At MND NSW we have been giving the new eye tracking /eye gaze features in the Microsoft Windows 10 Fall Creators Update 1709 (rolling out October 2017 onwards) a bit of a road test. The short story is that the Eye Control feature in this standard Windows update, when used together with an eye tracking camera (we bought ours for AU$200 - see below), allows you to use your eyes on your Windows computer instead of a keyboard, mouse or touchpad.
The new Windows Eye Control feature is a huge leap forward in mainstreaming accessibility options in everyday Windows 10 laptop/computers. It’s not perfect - even Microsoft describes it as beta - but even this version has enough going for it to make us want to tell you about our road test. In no time we were using Eye Control on a laptop to browse the internet, get on Facebook, send an email, install other software, watch YouTube, Netflix, ABC iView or whatever took our fancy.
Usability-wise, we had a couple of issues. The Eye Control toolbar got a little in the way of the videos we watched because it only has two positions on the screen (top or bottom) and cannot be docked or minimised. Also, scrolling up and down a page involved several new eye movements every scroll - up to the toolbar, down to the scroll, select the scroll, then read the screen, then up to the toolbar etc.
Although Windows Eye Control also has a very basic no frills text-to-speech generator (which we think could become a much more useful tool with a bit more development) it is the very low cost mouse replacement accessibility component of Eye Control that is the standout for day-to-day computer operation. We did, however, very briefly try out another speech generating app with Eye Control on the device and we were able to use Eye Control to navigate that app with no problems.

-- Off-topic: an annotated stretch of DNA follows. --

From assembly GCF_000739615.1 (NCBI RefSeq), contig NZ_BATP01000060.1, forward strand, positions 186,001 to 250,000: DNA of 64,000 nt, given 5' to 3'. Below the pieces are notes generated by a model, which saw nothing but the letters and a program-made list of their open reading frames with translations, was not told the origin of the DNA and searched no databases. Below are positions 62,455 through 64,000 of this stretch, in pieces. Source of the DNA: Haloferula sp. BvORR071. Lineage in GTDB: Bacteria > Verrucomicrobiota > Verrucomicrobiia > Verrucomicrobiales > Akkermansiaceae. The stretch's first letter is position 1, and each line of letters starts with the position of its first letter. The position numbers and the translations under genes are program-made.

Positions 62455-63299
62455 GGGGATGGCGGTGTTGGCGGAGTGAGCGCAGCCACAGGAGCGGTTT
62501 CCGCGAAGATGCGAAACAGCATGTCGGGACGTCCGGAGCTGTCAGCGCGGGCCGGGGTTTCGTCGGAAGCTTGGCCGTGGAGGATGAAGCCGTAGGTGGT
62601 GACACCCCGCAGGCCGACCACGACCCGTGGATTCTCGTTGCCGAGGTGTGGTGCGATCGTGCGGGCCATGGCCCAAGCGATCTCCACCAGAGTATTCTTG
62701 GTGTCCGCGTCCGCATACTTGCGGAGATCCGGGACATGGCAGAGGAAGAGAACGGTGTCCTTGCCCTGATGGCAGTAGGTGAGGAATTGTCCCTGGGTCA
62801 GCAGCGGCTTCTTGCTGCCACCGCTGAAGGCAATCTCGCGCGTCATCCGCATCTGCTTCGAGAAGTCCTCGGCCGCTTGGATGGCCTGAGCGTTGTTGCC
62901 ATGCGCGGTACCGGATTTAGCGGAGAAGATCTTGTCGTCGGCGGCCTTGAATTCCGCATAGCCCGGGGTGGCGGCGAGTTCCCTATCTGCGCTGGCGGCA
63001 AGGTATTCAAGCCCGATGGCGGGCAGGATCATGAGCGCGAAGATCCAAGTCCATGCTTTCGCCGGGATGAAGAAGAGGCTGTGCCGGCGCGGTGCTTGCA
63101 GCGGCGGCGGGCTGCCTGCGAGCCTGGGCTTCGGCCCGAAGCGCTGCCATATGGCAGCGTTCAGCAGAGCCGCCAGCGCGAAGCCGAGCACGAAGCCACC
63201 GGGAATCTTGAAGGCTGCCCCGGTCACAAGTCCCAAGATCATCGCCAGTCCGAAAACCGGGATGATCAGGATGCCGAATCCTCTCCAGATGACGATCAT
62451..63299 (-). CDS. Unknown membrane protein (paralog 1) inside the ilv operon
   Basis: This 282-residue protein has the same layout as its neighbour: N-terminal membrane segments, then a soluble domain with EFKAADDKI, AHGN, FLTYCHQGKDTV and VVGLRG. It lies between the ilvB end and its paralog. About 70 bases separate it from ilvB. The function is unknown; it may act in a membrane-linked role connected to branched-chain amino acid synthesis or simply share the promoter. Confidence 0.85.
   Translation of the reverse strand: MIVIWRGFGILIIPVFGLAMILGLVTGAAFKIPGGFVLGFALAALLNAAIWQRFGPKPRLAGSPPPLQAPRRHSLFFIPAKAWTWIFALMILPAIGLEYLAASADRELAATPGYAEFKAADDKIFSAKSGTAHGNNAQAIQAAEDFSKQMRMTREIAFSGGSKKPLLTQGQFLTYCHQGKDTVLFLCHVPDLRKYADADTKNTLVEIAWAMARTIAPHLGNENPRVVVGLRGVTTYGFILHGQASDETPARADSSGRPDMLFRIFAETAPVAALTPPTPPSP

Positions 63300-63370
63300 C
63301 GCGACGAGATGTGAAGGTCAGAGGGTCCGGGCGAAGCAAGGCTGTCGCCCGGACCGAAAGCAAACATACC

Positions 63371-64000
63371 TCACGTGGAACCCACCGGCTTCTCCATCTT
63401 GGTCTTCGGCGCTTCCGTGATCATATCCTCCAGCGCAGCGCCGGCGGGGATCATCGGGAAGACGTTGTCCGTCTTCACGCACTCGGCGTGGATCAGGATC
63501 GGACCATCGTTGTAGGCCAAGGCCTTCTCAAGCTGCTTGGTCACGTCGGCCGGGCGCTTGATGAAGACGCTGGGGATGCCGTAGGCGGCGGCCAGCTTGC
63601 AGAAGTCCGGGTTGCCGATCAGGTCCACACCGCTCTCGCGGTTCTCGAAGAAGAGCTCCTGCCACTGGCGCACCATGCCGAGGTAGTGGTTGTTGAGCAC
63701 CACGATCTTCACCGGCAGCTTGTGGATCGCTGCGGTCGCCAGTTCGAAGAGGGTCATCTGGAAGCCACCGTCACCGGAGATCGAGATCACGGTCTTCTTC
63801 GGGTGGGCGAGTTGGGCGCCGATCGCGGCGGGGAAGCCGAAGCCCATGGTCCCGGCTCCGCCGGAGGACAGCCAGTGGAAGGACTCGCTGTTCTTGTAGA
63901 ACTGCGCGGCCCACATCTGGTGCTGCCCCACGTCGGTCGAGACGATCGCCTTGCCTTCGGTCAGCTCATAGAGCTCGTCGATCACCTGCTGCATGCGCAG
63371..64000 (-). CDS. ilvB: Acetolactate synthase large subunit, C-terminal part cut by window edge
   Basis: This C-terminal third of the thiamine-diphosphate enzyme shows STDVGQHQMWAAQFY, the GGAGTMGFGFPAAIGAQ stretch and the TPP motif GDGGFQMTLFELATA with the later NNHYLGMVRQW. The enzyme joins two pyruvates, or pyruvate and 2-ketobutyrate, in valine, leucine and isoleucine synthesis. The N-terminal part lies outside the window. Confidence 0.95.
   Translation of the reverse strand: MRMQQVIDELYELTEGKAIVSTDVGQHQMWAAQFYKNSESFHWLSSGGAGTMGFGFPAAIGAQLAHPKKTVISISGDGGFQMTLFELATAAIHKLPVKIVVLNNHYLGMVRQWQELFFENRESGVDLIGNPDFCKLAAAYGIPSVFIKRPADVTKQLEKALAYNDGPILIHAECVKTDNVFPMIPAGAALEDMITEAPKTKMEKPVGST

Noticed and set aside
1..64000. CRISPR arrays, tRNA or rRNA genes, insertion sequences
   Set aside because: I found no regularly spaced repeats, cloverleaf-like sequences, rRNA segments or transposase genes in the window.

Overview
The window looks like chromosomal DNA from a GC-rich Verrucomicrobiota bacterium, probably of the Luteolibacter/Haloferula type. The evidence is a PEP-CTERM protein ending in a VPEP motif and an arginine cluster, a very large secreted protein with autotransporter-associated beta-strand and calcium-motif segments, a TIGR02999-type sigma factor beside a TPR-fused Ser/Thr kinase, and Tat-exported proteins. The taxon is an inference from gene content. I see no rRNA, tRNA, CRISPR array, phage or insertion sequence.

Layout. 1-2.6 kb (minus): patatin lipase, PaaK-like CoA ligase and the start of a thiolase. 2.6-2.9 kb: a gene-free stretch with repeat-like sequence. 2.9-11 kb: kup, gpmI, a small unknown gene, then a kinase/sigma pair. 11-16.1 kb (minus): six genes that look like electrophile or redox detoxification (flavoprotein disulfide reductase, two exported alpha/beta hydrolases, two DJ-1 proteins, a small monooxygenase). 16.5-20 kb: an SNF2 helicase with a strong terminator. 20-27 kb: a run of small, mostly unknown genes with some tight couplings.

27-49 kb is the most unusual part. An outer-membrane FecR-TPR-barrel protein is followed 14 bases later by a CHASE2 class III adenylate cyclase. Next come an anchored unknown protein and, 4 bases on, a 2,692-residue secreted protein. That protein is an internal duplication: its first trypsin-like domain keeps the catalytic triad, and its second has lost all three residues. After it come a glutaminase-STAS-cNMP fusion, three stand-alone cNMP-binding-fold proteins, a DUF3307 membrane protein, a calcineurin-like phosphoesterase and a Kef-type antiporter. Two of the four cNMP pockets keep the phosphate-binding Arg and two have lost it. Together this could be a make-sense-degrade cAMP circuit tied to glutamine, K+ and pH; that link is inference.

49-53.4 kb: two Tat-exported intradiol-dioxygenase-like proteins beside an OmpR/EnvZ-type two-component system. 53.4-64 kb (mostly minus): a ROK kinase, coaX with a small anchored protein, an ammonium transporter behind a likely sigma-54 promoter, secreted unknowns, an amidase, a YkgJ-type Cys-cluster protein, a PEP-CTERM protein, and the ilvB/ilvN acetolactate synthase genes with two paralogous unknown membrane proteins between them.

For people with motor neurone disease there are, of course, other considerations and problems to solve including head and neck support while using Eye Control and mounting for the laptop so it is in a comfortable viewing position for the user. If you try Eye Control and like it, you can get advice from your occupational therapist about positioning and mount options. We found the Eye Control worked just as well in a light room as a dark room but we didn’t use our laptop with Eye Control outside. It worked okay when we used it with glasses on.
How we got started
Step 1 - Make sure your Windows 10 laptop/computer can run Windows 10 Fall Creators Update 1709
We first tried installing this update on a six-year old Acer Aspire S3-951 notebook but could not get the Eye Control feature to work. We were a bit hopeful about it working but not really surprised when it didn’t because this notebook had previous unrelated Windows 10 driver compatibility issues and not even Acer lists it as compatible with Windows 10. Tobii tech support worked very hard to help us get Eye Control going on this notebook but, in the end, we gave up.
Our next attempt was on a HP Spectre x360 notebook. We didn’t select this model or brand particularly, it was just one that we had available to use. This model is a Windows 10 compatible notebook and it is also listed by Microsoft as one of the many laptop and computers compatible with the Fall Creators Update 1709. There is a list you can check here to see if your computer is compatible with the Fall Creator Update 1709.
Step 2 - Get the Windows 10 Fall Creators Update 1709